Newbie Mushroom Foraging

burekcrew86 Posts: 248 ✭✭✭
edited November 2020 in Mycology

I would love to try mushroom foraging next year and would appreciate any insight and tips from veterans of this skill. What is a good resource guide? What is the best time of year to start foraging? Is it necessary to go with an experienced guide?


  • shllnzl
    shllnzl Posts: 1,816 ✭✭✭✭✭

    @burekcrew86 I recommend that you forage with an experienced guide. My mother-in-law did some learning with others and went foraging. She ended up in the hospital for a couple of days -- luckily the mushroom mistake she had eaten was only mildly toxic.

  • maimover
    maimover Posts: 359 ✭✭✭

    @burekcrew86 I agree with shllnzl. It’s really important to make proper identification with all wild edibles; plants/ herbs and mushrooms too. Safety first

  • Torey
    Torey Posts: 5,505 admin


    I agree with both @shllnzl and @maimover . You must go with an expert on your first time out and probably for a few times after that. But here is a link to a program called MatchMaker Mushrooms of the Pacific Northwest. That might not be the area you live in but it is a really good identification program that you can download to your computer or tablet and take out to the bush with you. You don't need to be online for it to work.

    Start with really easy to identify species that have no look-a-likes that might be poisonous. Puffballs are great to start with. I harvested one this year that weighed 9 lbs. 2 oz. Shared it with several neighbours. And made a pot of cream of puffball soup.

    I would also highly recommend this book: The Fungal Pharmacy by Robert Dale Rogers. Very comprehensive volume.

    If you are able to get to Colorado, there is a mushroom festival every year in Telluride that celebrates all things fungi. Lots of expert speakers, foraging walks, identification workshops and food.

  • VickiP
    VickiP Posts: 586 ✭✭✭✭

    Agree with previous comments, go with an experienced forager the first few times. In my state (Missouri) the local conservation department offers foraging events and these often include mushrooms. They have a wild edibles event planed in May. Your state may offer a similar program. Here is their online field guide: but don't depend on pictures, please have your finds verified until you are positive of Identification. I would offer another caution, all mushrooms have mildly toxic components which for most people are not a problem. I on the other hand have a sensitivity to many wild mushrooms. The sickest I have ever been was after eating some Puffballs. My family enjoyed them tremendously while, almost immediately, I began projectile vomiting and had other gastro issues best left undiscussed. So with any new mushroom I try just a small amount to make sure I can tolerate it before having a full serving. That issue aside, I love mushrooms and enjoy stalking them!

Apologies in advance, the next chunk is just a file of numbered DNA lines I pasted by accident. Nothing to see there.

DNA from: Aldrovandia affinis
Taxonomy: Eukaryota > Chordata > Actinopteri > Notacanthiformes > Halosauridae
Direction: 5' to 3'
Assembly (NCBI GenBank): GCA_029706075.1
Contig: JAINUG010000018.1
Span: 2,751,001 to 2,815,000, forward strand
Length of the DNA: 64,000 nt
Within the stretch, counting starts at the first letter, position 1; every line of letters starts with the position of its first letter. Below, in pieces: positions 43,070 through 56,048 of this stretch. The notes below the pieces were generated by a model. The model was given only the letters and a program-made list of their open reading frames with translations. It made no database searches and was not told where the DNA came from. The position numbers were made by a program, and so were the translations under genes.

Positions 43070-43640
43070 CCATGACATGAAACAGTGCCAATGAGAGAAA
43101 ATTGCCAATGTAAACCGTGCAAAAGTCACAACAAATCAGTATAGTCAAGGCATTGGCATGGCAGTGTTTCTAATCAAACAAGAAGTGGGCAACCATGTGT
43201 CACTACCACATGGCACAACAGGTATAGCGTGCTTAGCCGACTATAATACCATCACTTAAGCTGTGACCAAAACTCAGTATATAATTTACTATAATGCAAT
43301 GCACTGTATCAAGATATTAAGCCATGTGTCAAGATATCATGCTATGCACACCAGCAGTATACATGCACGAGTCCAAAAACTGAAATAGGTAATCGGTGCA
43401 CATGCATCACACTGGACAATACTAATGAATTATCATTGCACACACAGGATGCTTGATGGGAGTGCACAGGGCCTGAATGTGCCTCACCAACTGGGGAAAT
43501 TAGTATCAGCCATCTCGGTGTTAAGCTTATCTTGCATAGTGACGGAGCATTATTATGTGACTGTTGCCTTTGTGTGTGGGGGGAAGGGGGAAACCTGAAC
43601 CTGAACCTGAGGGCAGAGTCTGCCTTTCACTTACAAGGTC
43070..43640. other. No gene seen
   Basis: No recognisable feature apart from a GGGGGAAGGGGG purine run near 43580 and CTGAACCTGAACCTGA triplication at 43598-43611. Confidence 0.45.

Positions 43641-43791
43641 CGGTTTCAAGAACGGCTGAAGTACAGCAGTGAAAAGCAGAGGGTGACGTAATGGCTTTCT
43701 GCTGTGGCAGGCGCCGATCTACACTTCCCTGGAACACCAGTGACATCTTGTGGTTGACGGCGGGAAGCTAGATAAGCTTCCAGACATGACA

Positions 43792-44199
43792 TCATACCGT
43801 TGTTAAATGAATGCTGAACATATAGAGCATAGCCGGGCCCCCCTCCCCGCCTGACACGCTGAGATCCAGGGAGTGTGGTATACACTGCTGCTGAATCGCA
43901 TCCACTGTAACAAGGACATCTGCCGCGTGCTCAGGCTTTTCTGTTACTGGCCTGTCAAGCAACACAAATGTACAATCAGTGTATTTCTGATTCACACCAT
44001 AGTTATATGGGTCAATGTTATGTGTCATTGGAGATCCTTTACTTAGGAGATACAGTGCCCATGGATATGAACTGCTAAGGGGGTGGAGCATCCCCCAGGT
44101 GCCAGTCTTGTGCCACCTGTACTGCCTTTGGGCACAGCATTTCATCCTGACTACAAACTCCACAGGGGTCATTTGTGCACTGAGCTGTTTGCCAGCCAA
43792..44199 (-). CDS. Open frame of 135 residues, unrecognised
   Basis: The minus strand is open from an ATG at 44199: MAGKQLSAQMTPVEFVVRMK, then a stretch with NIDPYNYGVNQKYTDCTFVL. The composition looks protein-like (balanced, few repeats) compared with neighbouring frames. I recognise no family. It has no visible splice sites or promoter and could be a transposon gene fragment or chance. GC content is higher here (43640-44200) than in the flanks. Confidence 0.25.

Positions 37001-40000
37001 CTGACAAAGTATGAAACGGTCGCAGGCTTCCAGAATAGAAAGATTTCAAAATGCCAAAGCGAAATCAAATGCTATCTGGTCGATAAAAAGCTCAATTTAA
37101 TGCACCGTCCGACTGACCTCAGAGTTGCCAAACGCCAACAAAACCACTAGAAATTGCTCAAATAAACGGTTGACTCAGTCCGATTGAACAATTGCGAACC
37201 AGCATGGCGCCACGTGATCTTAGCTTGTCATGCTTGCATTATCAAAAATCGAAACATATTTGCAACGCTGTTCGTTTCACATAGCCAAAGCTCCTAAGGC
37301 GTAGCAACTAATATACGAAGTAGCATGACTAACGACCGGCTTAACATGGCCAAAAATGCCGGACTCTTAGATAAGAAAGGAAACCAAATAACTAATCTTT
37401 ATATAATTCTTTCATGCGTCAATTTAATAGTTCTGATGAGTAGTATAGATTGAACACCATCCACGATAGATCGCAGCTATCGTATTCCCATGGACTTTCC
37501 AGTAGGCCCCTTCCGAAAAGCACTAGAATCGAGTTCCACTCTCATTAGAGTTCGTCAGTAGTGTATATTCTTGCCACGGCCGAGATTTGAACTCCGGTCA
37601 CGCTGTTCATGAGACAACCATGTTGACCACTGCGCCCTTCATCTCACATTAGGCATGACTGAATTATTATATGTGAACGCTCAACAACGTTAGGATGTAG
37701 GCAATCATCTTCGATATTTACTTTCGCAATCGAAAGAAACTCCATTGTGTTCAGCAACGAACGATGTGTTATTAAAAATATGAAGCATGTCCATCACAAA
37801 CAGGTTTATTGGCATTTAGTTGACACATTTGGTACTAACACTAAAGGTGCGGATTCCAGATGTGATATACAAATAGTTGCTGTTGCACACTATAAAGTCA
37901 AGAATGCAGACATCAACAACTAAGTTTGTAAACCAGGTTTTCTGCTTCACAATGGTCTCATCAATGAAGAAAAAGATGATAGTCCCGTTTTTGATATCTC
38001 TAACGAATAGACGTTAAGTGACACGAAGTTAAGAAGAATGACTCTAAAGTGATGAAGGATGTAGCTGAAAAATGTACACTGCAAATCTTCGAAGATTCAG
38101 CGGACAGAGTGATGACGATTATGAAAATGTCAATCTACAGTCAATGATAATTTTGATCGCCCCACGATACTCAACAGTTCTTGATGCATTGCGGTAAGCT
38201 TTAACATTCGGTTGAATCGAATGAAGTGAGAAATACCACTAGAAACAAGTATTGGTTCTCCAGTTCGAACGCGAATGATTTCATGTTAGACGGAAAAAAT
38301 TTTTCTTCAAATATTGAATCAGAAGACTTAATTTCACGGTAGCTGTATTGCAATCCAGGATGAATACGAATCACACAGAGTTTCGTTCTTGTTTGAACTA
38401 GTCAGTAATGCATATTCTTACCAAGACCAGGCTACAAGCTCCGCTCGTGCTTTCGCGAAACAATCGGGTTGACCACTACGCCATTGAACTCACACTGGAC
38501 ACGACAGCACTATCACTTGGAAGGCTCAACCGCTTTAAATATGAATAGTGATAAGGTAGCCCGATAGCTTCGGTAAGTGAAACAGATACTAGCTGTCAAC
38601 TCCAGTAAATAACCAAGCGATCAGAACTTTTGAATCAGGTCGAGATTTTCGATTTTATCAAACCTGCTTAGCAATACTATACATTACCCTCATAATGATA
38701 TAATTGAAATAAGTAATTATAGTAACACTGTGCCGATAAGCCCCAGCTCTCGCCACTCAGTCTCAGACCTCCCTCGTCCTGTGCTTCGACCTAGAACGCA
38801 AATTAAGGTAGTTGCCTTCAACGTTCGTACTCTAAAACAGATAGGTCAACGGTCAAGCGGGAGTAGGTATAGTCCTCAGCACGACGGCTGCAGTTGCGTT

• judsoncarroll4
    judsoncarroll4 Posts: 5,354 admin
    edited December 2019

    I've been foraging mushrooms and wild plants for a good 30 years now.... never had anyone to teach me. I had Mushrooms Demystified and the Audubon Field Guide to North American Mushrooms. In recent years, there have been several more truly excellent books, with not only the KEYS (which are essential to learn), but high quality photos... and websites like Mushroom Expert, FB pages, aps, etc. For most of my life, I had only one or two books - none of the high quality ID resources of today.... I've eaten my weight in mushrooms, many times over... and I'm not dead yet. I agree that you should be very careful. But, don't let the perfect be the enemy of the good. It is better to get out in the woods and to be cautious than to never go because of fear or imperfect situations. The book 100 Edible Mushrooms is a great place to start.... there is also an old book (USDA publication, I think) that just focuses on 12 "no brainer" easy to identify edible mushrooms. Even just learning to identify 1 edible mushroom is a very good start - maybe Sulphur shelf/chicken of the woods if it is common to your area, or oysters. To know one well is much better than to "guestimate" many. That said, don't be stupid/reckless.

  • maimover
    maimover Posts: 359 ✭✭✭

    @burekcrew86 thank you for sharing the link for the mushroom festival. I’m recently “learning, trying “ to eat mushrooms due to their fabulous health enhancing qualities; will definitely have to check this out. My friend who “loves” mushrooms may be interested in attending...

  • Desire’
    Desire’ Posts: 31 ✭✭

    If you don't have any mycologists or expert foragers near you I suggest lots of research before even going out. Pattern recognition will allow you to quickly spot mushrooms as well as make it easier to identitfy whether you have found an edible or a look-a-like. Take the time to do the tests that help identify mushrooms. What color is the spore print? What color is the bruising? etc. Become an expert with a couple mushrooms in your area and slowly add to your repretoire. This is the way I've had to do it.